Do not go adding a field for every option to your table. You place the options in a 'lookup' table, and then join to your main table via primary key to foreign key for a one-tomany relationship, or as it would appear in this scenario, you would require a junction table for your many-to-many relationship.

hth,

d

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David Marten
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Larry Larsen
post Jan 29 2020, 10:41 AM
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Hi
As we all have mentioned using tab controls this article may give some direction..
Use Late Binding for Subforms on Tab Pages

HTH's
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--------------------
"Time...We have exactly the same number of hours per day that were given to Helen Keller, Pasteur, Michaelangelo, Mother Teresa, Leonardo da Vinci, Thomas Jefferson, and Albert Einstein"
H. Jackson Brown
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GroverParkGeorge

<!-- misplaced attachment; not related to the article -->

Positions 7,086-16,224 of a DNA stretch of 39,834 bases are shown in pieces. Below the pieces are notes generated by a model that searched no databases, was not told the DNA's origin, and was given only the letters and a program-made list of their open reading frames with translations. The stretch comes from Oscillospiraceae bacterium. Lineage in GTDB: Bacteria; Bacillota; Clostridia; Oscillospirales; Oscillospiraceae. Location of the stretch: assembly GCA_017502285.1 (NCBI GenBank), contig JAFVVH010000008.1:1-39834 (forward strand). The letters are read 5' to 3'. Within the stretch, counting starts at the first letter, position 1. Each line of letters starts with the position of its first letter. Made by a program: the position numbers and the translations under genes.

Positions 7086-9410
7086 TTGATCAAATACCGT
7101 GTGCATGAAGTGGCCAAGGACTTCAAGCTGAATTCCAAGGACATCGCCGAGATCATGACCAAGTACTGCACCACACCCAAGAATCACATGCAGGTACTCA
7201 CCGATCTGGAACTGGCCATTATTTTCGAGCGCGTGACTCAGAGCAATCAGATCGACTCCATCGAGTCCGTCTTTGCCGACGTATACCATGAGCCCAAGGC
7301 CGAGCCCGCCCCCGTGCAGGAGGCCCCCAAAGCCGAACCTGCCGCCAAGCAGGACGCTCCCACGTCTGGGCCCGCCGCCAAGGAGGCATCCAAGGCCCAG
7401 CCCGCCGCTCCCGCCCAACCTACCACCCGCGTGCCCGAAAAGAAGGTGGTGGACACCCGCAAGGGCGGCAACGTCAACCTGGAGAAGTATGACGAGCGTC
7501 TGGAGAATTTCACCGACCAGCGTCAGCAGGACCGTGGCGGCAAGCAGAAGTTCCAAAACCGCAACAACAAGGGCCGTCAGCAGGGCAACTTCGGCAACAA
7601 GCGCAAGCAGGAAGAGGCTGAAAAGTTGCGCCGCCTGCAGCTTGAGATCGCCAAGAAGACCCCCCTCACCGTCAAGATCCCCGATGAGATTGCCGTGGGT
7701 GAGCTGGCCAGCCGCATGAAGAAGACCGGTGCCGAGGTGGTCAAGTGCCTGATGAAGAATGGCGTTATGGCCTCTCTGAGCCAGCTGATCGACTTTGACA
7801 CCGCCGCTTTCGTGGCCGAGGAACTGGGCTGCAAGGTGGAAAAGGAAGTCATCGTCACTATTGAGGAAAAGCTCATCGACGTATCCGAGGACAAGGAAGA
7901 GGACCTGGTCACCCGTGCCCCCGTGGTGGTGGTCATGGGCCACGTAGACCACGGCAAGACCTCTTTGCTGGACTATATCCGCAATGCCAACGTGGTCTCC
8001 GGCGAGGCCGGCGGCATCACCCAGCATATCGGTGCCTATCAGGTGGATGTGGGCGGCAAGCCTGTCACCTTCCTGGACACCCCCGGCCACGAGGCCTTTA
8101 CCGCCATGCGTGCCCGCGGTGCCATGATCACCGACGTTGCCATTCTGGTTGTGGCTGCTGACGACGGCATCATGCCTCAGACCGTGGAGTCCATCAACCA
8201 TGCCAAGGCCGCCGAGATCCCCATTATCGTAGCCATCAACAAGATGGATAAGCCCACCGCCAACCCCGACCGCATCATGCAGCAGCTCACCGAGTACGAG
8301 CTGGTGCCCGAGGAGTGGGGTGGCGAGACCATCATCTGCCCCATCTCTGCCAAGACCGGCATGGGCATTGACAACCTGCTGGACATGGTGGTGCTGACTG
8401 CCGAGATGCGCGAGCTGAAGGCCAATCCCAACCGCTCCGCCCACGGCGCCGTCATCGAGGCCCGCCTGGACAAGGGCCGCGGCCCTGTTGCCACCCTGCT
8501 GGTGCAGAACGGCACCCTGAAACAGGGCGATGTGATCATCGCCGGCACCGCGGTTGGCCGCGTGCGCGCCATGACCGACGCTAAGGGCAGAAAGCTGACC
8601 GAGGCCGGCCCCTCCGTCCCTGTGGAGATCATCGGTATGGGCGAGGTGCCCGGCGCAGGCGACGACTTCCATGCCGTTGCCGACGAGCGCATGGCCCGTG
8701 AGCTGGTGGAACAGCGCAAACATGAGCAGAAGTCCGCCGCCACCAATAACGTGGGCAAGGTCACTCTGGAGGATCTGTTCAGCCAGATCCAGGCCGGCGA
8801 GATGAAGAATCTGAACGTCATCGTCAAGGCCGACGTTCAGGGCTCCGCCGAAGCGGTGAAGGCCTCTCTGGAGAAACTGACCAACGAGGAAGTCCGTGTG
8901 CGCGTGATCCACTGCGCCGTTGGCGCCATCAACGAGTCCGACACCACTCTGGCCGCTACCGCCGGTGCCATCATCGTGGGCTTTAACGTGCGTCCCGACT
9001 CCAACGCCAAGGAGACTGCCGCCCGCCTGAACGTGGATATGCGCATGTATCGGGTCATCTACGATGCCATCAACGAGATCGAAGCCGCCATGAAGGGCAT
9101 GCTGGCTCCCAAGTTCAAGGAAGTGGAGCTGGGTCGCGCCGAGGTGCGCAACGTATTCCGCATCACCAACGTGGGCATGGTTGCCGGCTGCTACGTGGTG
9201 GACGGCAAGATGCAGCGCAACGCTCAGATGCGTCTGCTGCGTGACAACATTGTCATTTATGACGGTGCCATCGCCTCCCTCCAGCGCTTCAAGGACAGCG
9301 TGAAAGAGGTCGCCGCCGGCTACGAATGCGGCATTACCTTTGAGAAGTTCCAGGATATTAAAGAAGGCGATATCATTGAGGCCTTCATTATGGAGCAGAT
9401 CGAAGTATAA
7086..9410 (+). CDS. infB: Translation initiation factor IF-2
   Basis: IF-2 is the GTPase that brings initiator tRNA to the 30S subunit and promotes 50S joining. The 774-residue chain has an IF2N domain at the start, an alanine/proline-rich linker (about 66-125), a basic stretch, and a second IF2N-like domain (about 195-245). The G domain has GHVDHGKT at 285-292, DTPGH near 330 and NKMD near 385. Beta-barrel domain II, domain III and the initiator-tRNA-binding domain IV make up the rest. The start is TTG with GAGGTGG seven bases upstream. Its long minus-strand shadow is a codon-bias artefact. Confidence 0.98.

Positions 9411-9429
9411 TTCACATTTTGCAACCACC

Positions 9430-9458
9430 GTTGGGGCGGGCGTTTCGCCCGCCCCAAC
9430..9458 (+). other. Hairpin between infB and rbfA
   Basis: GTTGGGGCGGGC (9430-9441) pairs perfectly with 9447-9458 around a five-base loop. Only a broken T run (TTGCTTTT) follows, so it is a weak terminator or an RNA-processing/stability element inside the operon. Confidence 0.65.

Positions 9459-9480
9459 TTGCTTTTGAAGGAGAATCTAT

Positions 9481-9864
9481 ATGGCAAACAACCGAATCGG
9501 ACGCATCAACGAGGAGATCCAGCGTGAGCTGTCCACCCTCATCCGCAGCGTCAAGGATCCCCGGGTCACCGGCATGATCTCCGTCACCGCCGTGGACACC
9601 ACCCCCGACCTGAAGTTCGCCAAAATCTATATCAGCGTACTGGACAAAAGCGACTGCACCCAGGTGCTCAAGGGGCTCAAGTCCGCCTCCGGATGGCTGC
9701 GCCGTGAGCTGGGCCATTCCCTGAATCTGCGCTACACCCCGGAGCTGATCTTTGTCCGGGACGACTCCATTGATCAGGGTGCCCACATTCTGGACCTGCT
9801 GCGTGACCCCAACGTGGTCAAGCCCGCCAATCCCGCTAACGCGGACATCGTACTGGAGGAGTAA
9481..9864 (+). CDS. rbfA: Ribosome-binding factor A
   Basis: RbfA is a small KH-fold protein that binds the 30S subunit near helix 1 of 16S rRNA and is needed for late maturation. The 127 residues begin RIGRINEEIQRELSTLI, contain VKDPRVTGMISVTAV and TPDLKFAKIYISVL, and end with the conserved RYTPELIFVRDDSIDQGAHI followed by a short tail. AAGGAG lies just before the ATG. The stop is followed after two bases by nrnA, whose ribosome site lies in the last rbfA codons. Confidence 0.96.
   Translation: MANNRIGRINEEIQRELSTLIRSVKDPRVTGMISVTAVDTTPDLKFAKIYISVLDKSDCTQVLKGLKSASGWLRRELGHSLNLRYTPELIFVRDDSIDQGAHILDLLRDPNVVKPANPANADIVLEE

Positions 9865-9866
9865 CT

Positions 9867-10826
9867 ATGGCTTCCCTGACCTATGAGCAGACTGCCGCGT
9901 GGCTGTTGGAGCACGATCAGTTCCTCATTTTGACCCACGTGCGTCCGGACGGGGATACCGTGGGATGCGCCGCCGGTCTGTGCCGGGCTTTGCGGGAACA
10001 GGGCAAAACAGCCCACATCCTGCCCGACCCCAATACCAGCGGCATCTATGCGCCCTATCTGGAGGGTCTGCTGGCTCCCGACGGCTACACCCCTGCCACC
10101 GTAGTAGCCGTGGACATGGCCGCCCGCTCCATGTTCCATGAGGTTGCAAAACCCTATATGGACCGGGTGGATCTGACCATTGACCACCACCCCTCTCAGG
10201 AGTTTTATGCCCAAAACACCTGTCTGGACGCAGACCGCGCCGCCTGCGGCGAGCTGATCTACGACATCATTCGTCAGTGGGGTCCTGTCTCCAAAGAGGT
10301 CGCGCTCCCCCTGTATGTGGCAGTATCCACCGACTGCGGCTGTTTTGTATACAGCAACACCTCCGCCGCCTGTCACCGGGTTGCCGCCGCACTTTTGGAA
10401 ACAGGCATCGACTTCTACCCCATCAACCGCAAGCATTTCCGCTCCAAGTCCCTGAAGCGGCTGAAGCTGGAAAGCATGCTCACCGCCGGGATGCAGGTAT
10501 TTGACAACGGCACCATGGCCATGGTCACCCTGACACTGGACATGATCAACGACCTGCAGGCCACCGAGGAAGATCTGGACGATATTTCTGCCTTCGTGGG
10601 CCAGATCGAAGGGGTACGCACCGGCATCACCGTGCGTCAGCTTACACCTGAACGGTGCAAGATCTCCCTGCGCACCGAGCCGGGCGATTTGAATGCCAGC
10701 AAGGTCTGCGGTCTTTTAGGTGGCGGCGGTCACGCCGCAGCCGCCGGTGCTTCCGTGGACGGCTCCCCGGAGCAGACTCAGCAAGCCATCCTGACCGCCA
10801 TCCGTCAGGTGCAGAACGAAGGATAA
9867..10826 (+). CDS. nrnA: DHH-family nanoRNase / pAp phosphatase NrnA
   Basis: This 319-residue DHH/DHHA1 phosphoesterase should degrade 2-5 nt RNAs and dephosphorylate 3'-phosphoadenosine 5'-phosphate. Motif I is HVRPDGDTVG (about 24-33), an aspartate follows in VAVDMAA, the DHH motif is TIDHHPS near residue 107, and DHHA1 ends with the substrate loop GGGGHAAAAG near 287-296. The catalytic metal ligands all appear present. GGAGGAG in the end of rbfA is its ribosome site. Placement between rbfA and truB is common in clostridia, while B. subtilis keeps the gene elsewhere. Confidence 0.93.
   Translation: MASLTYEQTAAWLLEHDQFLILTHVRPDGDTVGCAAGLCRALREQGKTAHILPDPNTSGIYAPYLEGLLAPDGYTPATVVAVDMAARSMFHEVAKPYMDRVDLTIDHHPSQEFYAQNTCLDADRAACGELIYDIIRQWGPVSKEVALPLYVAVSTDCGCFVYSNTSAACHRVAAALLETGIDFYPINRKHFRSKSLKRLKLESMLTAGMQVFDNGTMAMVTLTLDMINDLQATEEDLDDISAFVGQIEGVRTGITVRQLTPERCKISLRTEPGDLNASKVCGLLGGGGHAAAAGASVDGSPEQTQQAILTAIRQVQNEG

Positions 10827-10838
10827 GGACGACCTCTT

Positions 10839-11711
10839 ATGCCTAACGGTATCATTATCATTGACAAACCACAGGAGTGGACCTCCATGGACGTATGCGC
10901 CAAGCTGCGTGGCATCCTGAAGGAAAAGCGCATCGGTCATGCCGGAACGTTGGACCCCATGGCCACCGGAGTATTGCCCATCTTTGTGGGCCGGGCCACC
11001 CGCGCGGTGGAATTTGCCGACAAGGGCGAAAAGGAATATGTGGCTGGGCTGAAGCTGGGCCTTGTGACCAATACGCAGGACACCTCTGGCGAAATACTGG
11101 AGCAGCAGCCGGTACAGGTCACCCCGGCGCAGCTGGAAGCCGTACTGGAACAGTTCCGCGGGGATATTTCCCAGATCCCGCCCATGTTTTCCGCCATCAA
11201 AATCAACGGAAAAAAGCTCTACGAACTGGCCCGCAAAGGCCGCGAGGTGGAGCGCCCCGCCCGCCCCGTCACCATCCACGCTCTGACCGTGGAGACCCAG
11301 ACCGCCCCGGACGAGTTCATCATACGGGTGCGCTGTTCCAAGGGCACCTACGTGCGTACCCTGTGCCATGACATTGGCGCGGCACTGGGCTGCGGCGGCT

post Jan 29 2020, 10:45 AM
Post#14


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From: Newcastle, WA


It's probably a good idea at this point to put everything on pause and revisit the fundamentals of Relational Database Application design.

One of the most common problems encountered by people new to Access is that they think in terms of their experience with Excel. In Excel, if you need to track an additional data point, your throw one more column out there on the right side of the spreadsheet for it. That's the only option for Excel, but it's a very dangerous approach in a Relational Database Application, like the kind you build with Access.

Reading through this thread we see a number of problems related to that unfortunate approach. Multiple fields, multiple subforms, complex code and SQL to manage it all and no end in sight.

Let's step away from forms for the time being and get back to the basics of solid Relational Database Application design.

That means TABLES. That means Relationships between tables.

Here are some good starter articles. Here is a good blog series discussing the dangers of "spreadsheet style" tables. Note that Roger has had some problems with his blog host and is slowly recovering some of the images from his posts. It's still a good resource and will return to its full value soon, I hope.

It's not simply a matter of creating multiple tables from one big fat table. It's about understanding the principles underlying that process.

--------------------
My Real Name Is George. Grover Park Consulting is where I did business for 20 years.
How to Ask a Good Question
Beginning SQL Server